I came to Amis late. I wasn't born when he published his most esteemed book, Money, and I was a 4-year-old with no great passion for Holocaust novels when Time's Arrow was shortlisted for the Booker Prize. Amis has always divided critics (all writers worth their salt do), and by the time I read him in the late-noughties the naysayers were beginning to form a grumbling consensus. I quickly found that loving Amis meant having to fight his corner.

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Author Interviews
4:25 am
Sun December 15, 2013

Satan's Naked Women, Gatsby's Cocktails, And Other Literary Fetes

iStockphoto

Originally published on Tue December 17, 2013 11:31 pm

Throwing a perfect holiday party is no simple task. Do you want a swanky cocktail party, an intimate dinner party, or a huge New Year's bash? A whole host of decisions revolve around the menu — and don't forget your gluten-free or vegan invitees. Then there's the decor (is tinsel too much?), the music (festive, but not cheesy) and, of course, the guest list.

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Hanukkah Lights: Stories of the Season
10:13 pm
Sat December 14, 2013

Hanukkah Lights 2013

iStockphoto

Originally published on Mon February 24, 2014 10:40 am

Celebrate the Jewish holiday with Hanukkah Lights — selected stories commissioned by NPR. In this edition, a young boy learns that bigger and brighter things are not necessarily better; a lonely and alienated immigrant finds hope for the future while searching for potatoes to use in her family's Hanukkah latkes; an aging couple exchange awkwardly ironic Hanukkah presents; two men engage in a lively discussion over the traditions of the menorah and discover the healing power of an argument; and a precious gift leads to the reunion of old friends and a reconciliation of ancient cultures.

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World
4:13 pm
Sat December 14, 2013

Iranian Comedian Tries The U.S., Again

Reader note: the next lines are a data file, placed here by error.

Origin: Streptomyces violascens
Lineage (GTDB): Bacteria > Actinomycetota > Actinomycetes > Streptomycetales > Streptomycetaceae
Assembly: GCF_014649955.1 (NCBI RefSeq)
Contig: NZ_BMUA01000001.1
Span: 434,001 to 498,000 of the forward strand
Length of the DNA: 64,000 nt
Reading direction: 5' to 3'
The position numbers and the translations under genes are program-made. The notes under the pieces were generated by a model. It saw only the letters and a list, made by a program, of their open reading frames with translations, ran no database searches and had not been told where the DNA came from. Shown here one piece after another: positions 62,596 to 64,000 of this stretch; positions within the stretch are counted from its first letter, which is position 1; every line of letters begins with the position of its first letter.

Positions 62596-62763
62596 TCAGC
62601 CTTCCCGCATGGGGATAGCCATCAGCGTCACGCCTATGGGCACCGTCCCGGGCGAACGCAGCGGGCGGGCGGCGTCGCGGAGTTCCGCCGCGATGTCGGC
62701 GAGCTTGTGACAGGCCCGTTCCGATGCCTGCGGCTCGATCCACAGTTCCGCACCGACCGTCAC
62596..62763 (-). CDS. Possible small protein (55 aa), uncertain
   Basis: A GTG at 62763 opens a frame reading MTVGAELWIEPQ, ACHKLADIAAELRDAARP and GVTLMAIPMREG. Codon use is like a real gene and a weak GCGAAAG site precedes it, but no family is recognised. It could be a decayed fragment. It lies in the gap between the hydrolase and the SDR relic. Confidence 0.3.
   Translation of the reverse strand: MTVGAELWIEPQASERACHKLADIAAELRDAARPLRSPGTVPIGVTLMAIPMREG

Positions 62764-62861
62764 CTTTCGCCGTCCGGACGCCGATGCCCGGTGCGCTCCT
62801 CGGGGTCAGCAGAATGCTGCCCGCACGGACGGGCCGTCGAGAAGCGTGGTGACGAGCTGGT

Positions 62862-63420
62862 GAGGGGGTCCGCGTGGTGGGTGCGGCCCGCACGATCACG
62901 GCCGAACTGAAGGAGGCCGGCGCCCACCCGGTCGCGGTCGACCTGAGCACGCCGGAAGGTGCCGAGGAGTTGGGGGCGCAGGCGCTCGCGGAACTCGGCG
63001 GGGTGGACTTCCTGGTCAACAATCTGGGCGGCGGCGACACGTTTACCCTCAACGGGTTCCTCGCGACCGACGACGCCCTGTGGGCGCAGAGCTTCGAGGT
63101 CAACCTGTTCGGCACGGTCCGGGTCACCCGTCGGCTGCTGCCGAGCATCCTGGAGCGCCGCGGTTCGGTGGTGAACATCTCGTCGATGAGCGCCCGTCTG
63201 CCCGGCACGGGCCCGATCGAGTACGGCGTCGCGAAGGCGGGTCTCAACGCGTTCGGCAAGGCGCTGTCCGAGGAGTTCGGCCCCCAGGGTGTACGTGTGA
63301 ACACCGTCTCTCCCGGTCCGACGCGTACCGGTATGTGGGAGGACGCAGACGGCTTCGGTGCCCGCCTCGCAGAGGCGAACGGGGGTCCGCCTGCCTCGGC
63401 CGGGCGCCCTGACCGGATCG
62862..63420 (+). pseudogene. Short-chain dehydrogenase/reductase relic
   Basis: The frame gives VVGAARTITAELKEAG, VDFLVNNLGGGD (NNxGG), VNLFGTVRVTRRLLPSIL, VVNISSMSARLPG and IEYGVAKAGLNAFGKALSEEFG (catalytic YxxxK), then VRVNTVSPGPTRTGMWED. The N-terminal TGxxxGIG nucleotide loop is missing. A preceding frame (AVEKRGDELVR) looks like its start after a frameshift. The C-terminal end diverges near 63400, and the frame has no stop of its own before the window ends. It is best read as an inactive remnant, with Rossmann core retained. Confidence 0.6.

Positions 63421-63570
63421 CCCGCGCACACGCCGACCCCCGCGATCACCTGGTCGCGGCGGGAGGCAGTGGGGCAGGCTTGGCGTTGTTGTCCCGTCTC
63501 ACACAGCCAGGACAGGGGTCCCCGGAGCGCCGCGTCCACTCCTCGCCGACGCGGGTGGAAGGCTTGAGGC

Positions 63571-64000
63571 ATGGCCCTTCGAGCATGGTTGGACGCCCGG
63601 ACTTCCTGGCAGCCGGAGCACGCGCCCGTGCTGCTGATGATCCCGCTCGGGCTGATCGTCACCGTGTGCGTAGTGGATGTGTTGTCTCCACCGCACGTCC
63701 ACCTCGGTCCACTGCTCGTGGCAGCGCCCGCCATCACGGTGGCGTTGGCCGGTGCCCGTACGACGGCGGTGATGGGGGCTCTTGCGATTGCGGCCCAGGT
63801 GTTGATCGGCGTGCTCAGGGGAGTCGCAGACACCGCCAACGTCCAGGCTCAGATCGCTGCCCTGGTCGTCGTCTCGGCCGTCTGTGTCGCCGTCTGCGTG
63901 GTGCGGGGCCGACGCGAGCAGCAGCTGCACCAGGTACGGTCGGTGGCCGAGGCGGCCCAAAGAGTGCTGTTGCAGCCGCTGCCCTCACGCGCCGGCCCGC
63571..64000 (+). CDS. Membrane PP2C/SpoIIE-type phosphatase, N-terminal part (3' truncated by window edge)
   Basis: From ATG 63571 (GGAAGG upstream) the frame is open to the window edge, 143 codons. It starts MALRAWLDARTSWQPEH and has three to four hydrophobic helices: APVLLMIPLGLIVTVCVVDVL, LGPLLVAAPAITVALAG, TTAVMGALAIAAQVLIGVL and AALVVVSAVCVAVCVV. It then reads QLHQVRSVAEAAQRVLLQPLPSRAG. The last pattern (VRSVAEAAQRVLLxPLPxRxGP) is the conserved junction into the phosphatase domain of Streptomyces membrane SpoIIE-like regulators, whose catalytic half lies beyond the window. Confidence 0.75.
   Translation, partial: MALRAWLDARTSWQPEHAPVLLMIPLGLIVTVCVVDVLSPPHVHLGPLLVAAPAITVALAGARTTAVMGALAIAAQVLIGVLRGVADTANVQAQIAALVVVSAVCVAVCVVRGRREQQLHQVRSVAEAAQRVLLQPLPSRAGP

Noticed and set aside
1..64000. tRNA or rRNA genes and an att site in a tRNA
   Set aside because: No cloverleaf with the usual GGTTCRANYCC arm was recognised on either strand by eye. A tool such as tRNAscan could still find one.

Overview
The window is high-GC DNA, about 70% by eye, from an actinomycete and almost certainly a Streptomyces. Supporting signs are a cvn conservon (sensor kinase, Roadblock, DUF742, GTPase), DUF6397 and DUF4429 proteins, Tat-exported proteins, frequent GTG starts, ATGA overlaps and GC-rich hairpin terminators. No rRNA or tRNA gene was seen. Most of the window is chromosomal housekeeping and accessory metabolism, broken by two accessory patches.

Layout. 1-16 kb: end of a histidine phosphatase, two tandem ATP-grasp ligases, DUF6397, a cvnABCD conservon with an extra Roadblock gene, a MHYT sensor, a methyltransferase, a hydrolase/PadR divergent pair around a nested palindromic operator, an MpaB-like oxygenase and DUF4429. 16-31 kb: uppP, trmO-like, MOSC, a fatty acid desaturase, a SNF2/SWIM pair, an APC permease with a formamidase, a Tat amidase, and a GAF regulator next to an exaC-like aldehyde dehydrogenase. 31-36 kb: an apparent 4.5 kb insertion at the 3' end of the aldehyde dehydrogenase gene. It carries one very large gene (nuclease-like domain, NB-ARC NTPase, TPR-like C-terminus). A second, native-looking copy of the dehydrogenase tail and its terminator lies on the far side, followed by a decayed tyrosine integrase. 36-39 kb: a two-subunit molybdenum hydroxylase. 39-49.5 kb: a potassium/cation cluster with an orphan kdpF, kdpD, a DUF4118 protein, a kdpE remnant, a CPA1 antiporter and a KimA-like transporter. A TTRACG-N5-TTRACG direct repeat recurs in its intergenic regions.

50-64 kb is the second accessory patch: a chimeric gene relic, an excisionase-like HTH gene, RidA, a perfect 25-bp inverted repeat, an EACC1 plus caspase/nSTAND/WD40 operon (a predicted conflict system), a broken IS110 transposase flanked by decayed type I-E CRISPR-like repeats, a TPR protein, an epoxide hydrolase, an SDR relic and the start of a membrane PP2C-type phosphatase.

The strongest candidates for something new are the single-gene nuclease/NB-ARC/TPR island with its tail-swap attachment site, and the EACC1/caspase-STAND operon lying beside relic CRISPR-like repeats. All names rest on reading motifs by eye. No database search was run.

British-Iranian comedian and actor Omid Djalili gained a degree of fame in the United States talking about and even joking about issues of terrorism and the Middle East following 9/11. After several years and success in Britain, he's coming back to the States.

The New And The Next
4:13 pm
Sat December 14, 2013

Science Becomes 'Sexy' With Fast Cars And Gangsta Physics

Todd Rosenberg Getty Images

Originally published on Sat December 14, 2013 5:19 pm

The online magazine Ozy covers people, places and trends on the horizon. Co-founder Carlos Watson joins All Things Considered regularly to tell us about the site's latest discoveries.

This week, Ozy co-founder Carlos Watson tells NPR's Arun Rath about a gangster-turned-astrophysicist and a race car driver working to making science "sexy" again. Plus, a look at the changing landscape of African art — no tribal masks allowed.

Music
4:13 pm
Sat December 14, 2013

The Inspiration Of Jazz Flautist Jamie Baum

Vincent Soyez Courtesy of the artist

Originally published on Fri December 20, 2013 4:59 pm

Transcript

ARUN RATH, HOST:

Thanks again for listening. This is ALL THINGS CONSIDERED, from NPR West. I'm Arun Rath.

(SOUNDBITE OF SONG)

RATH: That is one of the most celebrated voices the world has ever heard, the Pakistani singer Nusrat Fateh Ali Khan. Khan died in 1997, but his recordings continue to inspire. Artists like jazz flautist Jamie Baum.

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Around the Nation
4:13 pm
Sat December 14, 2013

On Newtown: Poet Yusef Komunyakaa

Last year, after the tragedy at Sandy Hook Elementary in Newtown, Conn., NPR reached out to Pulitzer Prize winning poet Yusef Komunyakaa, who himself knows the grief of losing a child. The result was a poem, "Rock Me Mercy."

Books
8:03 am
Sat December 14, 2013

For The Ruling In India, Two Books To Measure Its Impact

An Indian gay rights activist looks down during an anti-Section 377 protest in New Delhi on December 11, 2013.
Manan Vatsyayana AFP/Getty Images

In a surprise move, the Indian Supreme Court this week ruled to uphold a ban on gay sex. The ban, instituted under British colonial authority more than 150 years ago, had been repealed in 2009. With its reinstatement, the law, also known as Section 377, once again makes homosexual acts punishable by up to 10 years in prison.

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Fine Art
6:23 am
Sat December 14, 2013

Sun May Set On The Collected Works Of A Western Icon

Courtesy of Harry Jackson Studios

Originally published on Tue December 17, 2013 11:31 pm

The work of the late Harry Jackson ran the gamut from abstract expressionism, inspired by his friend Jackson Pollock, to the Western art for which he was best known. His sculpture of a hard-riding John Wayne was on the cover of Time Magazine in 1969.

Most of Jackson's life work is still at his studios in Cody, Wyo. But unless a major donor steps forward, it will be sold piecemeal to pay the bills.

On Ranch And Canvas

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Simon Says
6:23 am
Sat December 14, 2013

Draining The Daring From A High School Production Of 'Rent'

Anthony Rapp (left) and Adam Pascal perform a scene from the New York Theatre Workshop production of Rent in 1996.
Joan Marcus AP

Originally published on Tue December 17, 2013 11:31 pm

Quite a show has been going on in Trumbull, Conn.

Last week, the principal of Trumbull High School canceled a student production of Rent scheduled for next March.